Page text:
13-16 marks
Level 4
Candidates' analyses of media texts and the explanation of their pre-production work are satisfactory. Candidates are able to use media terminology occasionally. Candidates demonstrate some understanding of representation and some understanding of institutional aspects of media production. Responses are well-organised with reasonably accurate use of language and arguments are usually supported by evidence.
9-12 marks
Level 3
Candidates show a basic grasp of textual analysis. If an explanation of their pre-production work is offered, comments are likely to be very straightforward. Candidates show basic understanding of the representations offered by media texts and a basic awareness of institutional aspects of media production. Responses are organised and points are sometimes supported by evidence.
5-8 marks
Level 2
Candidates tend to describe media texts and demonstrate limited understanding of forms and conventions. There may be limited awareness of representations offered by media texts or of institutional aspects of media production. An attempt has been made to organise responses.
1-4 marks
Level 1
No work worth the award of a mark.
0 marks
Research, Planning and Presentation (AO3 10 marks
Level 6
In their pre-production work candidates demonstrate flair and creativity. They produce work which is convincing and engaged and uses appropriate forms and conventions throughout. The two responses clearly complement each other. Material is presented skilfully.
9-10 marks
Level 5
In their pre-production work candidates demonstrate competence and a clear understanding of the requirements of the task. Their work is clearly fit for purpose and uses many appropriate forms and conventions. The two responses complement each other. Material is presented effectively.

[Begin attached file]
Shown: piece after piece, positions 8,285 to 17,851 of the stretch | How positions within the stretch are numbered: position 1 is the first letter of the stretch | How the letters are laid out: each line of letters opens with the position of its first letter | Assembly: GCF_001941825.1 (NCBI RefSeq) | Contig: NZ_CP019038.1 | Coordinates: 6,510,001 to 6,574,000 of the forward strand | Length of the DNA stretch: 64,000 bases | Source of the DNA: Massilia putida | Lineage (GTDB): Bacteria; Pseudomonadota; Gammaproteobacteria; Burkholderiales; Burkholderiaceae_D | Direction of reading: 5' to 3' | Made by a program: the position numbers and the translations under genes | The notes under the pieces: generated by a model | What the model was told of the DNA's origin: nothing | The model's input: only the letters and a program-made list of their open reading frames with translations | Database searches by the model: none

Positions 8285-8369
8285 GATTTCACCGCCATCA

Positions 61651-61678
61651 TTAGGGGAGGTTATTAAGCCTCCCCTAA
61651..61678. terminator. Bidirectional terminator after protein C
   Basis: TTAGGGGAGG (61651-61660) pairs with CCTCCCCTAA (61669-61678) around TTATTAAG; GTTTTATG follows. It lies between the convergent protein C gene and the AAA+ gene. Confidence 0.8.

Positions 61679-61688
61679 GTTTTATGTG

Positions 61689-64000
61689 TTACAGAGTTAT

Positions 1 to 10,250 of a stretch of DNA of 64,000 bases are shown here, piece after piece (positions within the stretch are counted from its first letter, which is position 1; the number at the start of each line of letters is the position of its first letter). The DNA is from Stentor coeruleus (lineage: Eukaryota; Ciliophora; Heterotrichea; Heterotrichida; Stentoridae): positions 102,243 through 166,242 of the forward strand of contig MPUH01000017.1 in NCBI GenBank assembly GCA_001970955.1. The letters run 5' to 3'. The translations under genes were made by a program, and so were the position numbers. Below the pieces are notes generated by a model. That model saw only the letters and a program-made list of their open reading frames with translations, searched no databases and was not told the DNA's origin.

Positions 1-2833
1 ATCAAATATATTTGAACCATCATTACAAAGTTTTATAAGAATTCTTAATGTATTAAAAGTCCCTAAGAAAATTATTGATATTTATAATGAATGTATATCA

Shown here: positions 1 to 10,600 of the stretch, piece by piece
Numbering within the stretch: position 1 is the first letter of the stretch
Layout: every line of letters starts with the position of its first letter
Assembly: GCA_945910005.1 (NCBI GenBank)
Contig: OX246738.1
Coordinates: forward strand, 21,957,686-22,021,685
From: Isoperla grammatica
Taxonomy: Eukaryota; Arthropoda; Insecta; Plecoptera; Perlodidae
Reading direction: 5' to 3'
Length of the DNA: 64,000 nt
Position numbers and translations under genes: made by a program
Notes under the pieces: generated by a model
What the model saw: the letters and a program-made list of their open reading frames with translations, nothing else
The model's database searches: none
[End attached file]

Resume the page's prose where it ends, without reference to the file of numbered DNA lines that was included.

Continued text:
7-8 marks
Level 4
In their pre-production work candidates produce a satisfactory response which demonstrates an understanding of the requirements of the task. Ideas are apt and mostly use appropriate conventions. There is a recognisable relationship between the two responses. Material is well presented.
5-6 marks

Level 3
In their pre-production work candidates offer basic responses. Their ideas show some understanding and engagement with the task and use some appropriate forms and conventions. Two responses have been offered and a connection between them is evident. There is a basic attempt to present the work appropriately.

3-4 marks
Level 2
In their pre-production work candidates offer some ideas that are at least partly relevant or appropriate to the task. Some forms and conventions may be used. Where two responses have been offered a connection between them may be evident although this may be implicit. Presentation of the material is limited.
1-2 marks
Level 1
No work worth the award of a mark.
0 marks

Assignment 3 Practical Production and Evaluation

Candidates are required to undertake a practical production which addresses all four key concepts, from conception to realisation, together with an evaluation of 700-800 words. They will choose one of the following production tasks from Assignment Bank 3. These will be updated periodically.

Candidates may work individually or in small groups (as defined within the task description). If the candidate is working as a member of a group, their individual contribution must be clearly identified as indicated below. Each candidate must submit their own individual evidence of research and planning and their own evaluation.

For all of these productions the aim should be to strike a balance between creativity and the application of appropriate codes and conventions and media language. Original material should be used wherever possible. If found material is used it must be manipulated in a suitable fashion such that the candidate's own creativity is evident. For radio production it is important that candidates adhere to the 'talk-based' brief, but if 'songs' are to be included they should be faded in and out almost immediately in order to give a flavour of the music included without relying on the music to act as a 'filler'.